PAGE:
Careful little eyes an a.., p.16
Careful little eyes: An addictive, horrifying serial killer thriller (7th Street Crew Book 4), p.16Willow Rose
“Would you? That would be awesome. I also have a picture of the kidnapper. It will be more likely that he has been seen in a bar somewhere than the boy.”
She smiles. “You might be on to something there.”
“If you give me your number, I can text the photos to you,” Joey says.
The bartender grabs his phone and creates a new contact. She taps on the phone, then hands it back to Joey.
“What kind of a name is Robbie, anyway?” he asks. “I mean for a girl?”
She laughs. “I knew you couldn’t remember it. You didn’t do a very good job hiding it. Robbie is short for my real name which I will never tell you, since I have hated it since birth.”
Joey chuckles. Being born Joseph, he himself knows all about not wanting others to know your name, and not being able to identify with it.
“Robbie is just fine for me,” he says, then sends her the two photos. While she posts them, Joey realizes Mary has called him three times and he calls her back.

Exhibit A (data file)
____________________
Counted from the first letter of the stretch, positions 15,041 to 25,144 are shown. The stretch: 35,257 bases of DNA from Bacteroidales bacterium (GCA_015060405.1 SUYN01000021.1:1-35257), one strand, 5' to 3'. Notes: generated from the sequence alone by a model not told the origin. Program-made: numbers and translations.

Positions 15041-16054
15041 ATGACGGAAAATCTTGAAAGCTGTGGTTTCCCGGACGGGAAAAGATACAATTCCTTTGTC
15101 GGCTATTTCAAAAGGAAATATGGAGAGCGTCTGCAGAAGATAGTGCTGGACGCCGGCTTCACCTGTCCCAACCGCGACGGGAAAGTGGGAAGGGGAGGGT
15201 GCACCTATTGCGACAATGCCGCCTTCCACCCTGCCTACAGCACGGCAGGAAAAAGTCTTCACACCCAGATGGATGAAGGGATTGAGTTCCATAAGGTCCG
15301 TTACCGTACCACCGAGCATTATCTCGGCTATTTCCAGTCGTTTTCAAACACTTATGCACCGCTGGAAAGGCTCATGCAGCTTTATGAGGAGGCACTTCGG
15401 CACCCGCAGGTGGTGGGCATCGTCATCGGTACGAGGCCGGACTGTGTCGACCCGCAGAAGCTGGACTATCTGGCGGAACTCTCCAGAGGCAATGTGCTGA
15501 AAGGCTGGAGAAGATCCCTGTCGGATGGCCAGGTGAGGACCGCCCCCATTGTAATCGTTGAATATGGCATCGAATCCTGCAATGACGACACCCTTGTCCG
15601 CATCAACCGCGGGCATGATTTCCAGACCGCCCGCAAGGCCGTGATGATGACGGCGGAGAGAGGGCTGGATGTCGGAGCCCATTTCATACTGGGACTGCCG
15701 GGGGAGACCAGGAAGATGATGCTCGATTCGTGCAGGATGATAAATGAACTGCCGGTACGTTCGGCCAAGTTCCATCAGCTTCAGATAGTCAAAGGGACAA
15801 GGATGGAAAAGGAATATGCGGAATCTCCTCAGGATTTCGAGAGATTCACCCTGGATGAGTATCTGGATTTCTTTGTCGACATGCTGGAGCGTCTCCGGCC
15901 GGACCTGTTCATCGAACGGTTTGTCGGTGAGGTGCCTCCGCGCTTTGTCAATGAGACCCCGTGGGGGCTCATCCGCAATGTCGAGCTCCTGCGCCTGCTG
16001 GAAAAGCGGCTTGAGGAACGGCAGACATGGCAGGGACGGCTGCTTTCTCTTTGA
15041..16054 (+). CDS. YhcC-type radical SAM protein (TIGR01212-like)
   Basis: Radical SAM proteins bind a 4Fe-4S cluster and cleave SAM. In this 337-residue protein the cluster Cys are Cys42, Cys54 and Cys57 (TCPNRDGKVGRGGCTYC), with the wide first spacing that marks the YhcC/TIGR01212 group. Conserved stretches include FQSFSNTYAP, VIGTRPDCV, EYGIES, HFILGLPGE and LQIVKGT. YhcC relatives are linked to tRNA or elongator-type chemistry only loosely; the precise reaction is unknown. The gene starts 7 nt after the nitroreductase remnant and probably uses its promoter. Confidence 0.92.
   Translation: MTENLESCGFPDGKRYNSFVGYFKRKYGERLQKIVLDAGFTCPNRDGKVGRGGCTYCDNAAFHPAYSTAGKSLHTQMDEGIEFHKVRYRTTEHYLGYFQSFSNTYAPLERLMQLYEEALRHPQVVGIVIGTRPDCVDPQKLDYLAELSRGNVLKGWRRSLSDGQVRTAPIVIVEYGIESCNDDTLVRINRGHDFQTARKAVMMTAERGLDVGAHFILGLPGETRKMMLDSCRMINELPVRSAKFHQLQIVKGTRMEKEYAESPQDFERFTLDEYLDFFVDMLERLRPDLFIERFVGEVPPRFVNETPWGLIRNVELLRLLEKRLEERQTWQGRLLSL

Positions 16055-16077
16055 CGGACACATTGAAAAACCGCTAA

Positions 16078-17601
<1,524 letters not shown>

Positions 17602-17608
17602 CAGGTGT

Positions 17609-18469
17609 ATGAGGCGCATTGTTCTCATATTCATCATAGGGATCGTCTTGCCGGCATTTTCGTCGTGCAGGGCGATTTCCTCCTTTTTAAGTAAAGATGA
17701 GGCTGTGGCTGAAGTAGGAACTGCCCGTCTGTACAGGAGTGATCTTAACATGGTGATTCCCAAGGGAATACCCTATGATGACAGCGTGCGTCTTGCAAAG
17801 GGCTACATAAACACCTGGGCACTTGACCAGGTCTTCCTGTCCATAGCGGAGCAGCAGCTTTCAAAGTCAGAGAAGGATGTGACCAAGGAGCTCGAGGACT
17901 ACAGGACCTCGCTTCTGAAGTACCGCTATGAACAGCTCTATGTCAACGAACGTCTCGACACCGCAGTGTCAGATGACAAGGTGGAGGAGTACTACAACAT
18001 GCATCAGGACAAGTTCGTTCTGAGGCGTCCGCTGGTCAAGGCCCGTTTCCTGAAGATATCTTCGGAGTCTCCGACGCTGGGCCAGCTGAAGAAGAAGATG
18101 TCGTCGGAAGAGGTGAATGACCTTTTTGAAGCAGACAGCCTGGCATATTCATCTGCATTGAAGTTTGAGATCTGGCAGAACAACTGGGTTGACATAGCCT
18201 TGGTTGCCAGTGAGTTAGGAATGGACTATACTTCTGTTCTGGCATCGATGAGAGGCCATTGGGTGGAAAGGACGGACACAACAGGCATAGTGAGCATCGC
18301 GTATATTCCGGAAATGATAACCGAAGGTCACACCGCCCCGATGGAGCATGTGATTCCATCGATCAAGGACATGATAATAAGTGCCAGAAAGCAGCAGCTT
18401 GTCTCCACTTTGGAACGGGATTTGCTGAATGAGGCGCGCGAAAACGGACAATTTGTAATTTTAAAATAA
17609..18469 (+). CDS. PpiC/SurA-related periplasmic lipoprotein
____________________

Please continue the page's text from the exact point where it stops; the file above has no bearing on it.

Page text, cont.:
“Thank God, Joey. Where are you? We have to go.”
“I’m downstairs. Go where?”
“Chloe found an address. She tracked the Facebook post and found an address where Blake might be. I’m coming down.”
“She has to go back to her mother.”
Robyn stares at the woman in front of her. The woman isn’t even looking at her when the words fall. They are sitting in a small cubicle in a big office. The air is tight. It’s extremely hot, and there is constant noise from people tapping on keyboards.
“What?” Robyn says. “Didn’t you hear what I said? She was beaten up. Her face is all bruised.”
“I need to se the girl. I can’t take your word for it. You’re not family; you’re not her teacher or doctor.”
“She didn’t dare to come. Suzy is scared of her mother, and she feels guilty for reporting on her. She is terrified that her mother will be mad at her.”
“Well, as long as you have her against her mother’s will, it is kidnapping. You have to turn her over to us so we can evaluate her. We have to make an assessment of the conditions in the home. We have to observe her with her parents and the conditions of the home,” the woman behind the desk says. “She needs to go home, and then we’ll send out someone to evaluate them. We can’t just take the word of some neighbor, who barely knows the family or the circumstances. We have our rules to follow, ma’am, and you’re breaking all of them. The girl must go back.”
“And then what? When will someone come out? This week? This month? And what is Suzy supposed to do while she waits? Get beaten up again?”
“According to the rules, DCF has to send someone out there within ten days if it is not an emergency.”
“And you don’t think this is an emergency?” Robyn asks.